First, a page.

A Romanian national pleaded guilty on Thursday to a charge related to a phishing operation that sought to defraud customers of banks such as Citibank and Wells Fargo, and of Web sites such as eBay.
Cornel Ionut Tonita, 28, of Galati, Romania, could face up to five years in prison when he is sentenced on April 5 in U.S. District Court for the District of Connecticut, according to the U.S. Department of Justice. He pleaded guilty to a single charge of conspiracy to commit fraud related to spam.
Tonita and another Romanian, Petru Belbita, were accused of setting up fake Web sites in order to steal passwords and sensitive financial information.
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They also were allegedly passing payment card details to others who would then make fraudulent cards.
A third Romanian co-conspirator, Ovidiu-Ionut Nicola-Roman, was the first foreign national convicted in the U.S. of phishing and was sentenced in March 2009 to more than four years in prison.
Tonita admitted using software to collect e-mail addresses in order to send spam that would then try to entice people into browsing one of the fake Web sites. Prosecutors alleged he sent a file with 9,811 e-mail addresses to another co-conspirator.
Tonita was arrested in Dubrovnik, Croatia, in July 2009 and extradited to the U.S.
His arrest was part of a sweeping bust in May 2008 by U.S. and Romanian authorities that led to charges against around 40 people, all of whom had ties to organized crime, the DOJ has said.
In Canada, many phishing operations get particularly intense during certain times – such as the Christmas or tax season.
Last year, for instance, Internet fraudsters ran a phising campaign promising taxpayers a refund in a bid to steal their personal information, according to the Canada Revenue Agency (CRA).
The reward offered wasn’t plentiful – $386 – but the con-artists hoped it would be enough to entice Canadians to click on a link and volunteer personal information.
The frauduent e-mail — designed to look like it came from the CRA — is typical of many phishing attacks. But the tax refund scam seemed particularly resilient. Two waves of fraudulent e-mails were sent out.
The origins of the first wave were traced to Japan, while the second batch came out of the U.S., said Caitlin Workman, media relations with the CRA.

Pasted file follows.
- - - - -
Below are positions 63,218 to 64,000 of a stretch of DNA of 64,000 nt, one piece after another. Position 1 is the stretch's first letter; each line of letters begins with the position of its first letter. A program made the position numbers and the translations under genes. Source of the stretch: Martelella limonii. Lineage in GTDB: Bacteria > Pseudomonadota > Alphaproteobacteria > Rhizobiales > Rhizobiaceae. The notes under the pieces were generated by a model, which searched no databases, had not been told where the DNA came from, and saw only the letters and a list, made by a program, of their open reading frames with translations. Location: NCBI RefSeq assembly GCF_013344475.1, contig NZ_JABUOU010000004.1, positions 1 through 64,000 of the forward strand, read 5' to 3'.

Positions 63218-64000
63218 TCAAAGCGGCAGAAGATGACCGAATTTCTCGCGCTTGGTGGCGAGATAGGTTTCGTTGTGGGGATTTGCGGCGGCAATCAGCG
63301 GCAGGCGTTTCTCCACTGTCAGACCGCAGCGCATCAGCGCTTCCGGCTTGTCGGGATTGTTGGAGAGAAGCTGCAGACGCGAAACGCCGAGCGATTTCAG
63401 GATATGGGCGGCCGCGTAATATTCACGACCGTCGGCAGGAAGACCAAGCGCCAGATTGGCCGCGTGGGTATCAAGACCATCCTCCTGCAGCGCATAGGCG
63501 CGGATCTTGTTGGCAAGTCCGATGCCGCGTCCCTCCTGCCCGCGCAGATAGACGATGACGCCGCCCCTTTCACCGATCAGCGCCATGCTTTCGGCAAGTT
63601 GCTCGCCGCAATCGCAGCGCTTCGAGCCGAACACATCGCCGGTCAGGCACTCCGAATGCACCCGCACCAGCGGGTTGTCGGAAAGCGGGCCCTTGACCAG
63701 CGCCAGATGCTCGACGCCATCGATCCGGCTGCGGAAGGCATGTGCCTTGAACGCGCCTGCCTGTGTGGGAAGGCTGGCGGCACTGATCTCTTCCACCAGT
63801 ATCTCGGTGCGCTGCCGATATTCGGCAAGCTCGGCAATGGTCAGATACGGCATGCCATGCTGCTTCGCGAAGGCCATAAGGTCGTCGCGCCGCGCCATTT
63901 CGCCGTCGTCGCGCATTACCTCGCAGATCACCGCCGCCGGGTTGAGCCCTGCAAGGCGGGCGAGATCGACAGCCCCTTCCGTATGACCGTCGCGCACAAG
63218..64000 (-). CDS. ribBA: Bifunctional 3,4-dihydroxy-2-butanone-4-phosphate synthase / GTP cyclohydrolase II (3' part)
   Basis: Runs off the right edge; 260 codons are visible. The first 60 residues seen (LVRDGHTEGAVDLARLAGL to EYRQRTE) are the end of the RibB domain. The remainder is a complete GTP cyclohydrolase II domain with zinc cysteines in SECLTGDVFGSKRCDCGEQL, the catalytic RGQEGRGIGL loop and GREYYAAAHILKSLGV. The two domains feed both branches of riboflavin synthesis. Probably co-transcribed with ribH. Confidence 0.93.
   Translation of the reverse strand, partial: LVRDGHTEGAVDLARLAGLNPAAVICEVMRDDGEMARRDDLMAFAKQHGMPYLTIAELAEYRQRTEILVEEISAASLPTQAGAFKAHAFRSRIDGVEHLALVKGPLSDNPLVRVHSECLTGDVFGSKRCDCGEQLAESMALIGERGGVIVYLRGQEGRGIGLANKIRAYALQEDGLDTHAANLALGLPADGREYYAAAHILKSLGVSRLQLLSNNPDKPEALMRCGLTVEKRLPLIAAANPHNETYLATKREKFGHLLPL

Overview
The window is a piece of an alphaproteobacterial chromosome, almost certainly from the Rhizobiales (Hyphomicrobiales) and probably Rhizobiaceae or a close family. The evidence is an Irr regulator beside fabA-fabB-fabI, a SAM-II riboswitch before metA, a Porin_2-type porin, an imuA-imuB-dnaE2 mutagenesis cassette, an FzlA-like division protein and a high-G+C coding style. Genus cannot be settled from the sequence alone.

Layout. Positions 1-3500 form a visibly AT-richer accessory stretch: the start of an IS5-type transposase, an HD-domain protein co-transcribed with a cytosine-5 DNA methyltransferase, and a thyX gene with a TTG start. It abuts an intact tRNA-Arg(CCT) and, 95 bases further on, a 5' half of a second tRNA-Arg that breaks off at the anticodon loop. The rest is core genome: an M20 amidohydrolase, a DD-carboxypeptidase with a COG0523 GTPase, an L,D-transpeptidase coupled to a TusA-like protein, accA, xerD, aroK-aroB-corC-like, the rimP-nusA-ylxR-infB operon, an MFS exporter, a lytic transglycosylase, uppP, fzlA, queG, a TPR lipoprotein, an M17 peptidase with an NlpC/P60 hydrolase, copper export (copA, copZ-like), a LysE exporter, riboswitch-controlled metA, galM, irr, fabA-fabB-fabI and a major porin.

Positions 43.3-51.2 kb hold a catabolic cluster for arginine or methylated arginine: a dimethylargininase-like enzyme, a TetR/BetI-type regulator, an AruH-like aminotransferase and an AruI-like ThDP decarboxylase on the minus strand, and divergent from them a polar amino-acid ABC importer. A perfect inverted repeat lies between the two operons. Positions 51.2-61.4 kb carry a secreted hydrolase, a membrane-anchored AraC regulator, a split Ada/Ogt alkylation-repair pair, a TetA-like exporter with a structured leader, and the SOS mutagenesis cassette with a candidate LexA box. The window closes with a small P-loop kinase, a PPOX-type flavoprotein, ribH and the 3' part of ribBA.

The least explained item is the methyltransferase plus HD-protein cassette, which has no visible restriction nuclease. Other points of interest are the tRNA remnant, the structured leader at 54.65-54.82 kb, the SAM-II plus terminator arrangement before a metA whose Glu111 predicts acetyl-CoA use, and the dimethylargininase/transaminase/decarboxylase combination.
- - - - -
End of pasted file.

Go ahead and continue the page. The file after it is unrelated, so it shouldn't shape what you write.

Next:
The e-mail included an embedded link to a phishing Web page designed to appear like the CRA’s official site. It used the same colour scheme and logo, and even included links to the real agency’s Web site.
The page presented a form asking the taxpayer to enter vital personal details including social insurance number, date of birth, full name, and the amount of money received on the last tax return.
But there were a couple of telltale signs a watchful observer would recognize as a phishing Web page, according to Marc Fossi, manager of security technologies and response at Symantec Corp., a Cupertino, Calif.-based security vendor.
This phishing site has a couple of telltale errors
“If you look at the ‘Français’ link along the top bar, there is a Chinese character there instead of the properly formatted ç,” he said. “It’s also not a secure page. You don’t see the lock icon anywhere on the browser.”
Also, the Web page domain in the URL wasn’t the CRA’s server, but a Taiwan-based address, he adds.
Phishing attacks – the attempt by fraudsters to skim personal information off of unsuspecting Internet users by presenting a legitimate façade – typically imitate financial companies, but sometimes pose as government agencies.
The attacks are commonplace.
In Canada, the Anti-Phishing Work Group, cross-industry association, functions as a global law enforcement agency focused on eliminating fraud and identity theft.
Symantec is a member, as are other Internet security vendors.
Identity theft was likely the motive behind the CRA attack, Fossi says.
“They could pose as you in contacting the CRA and try to have your information changed,” he says. “Or they could be selling the information so others could use it for identity theft.”
Symantec and other security vendors sell anti-phishing security products. But educating Web users about online safety is critical to stopping fraudsters.
“The warning about not sending out your information through e-mail has gone out for awhile,” Fossi says.
CRA will only occasionally communicate via e-mail with taxpayers, and will never request personal information through e-mail, CRA’s Workman says. When the agency does send an e-mail, it will notify the taxpayer to expect it via a telephone call or a letter.
Unsolicited e-mails that appear to come from the CRA should be deleted immediately, she says.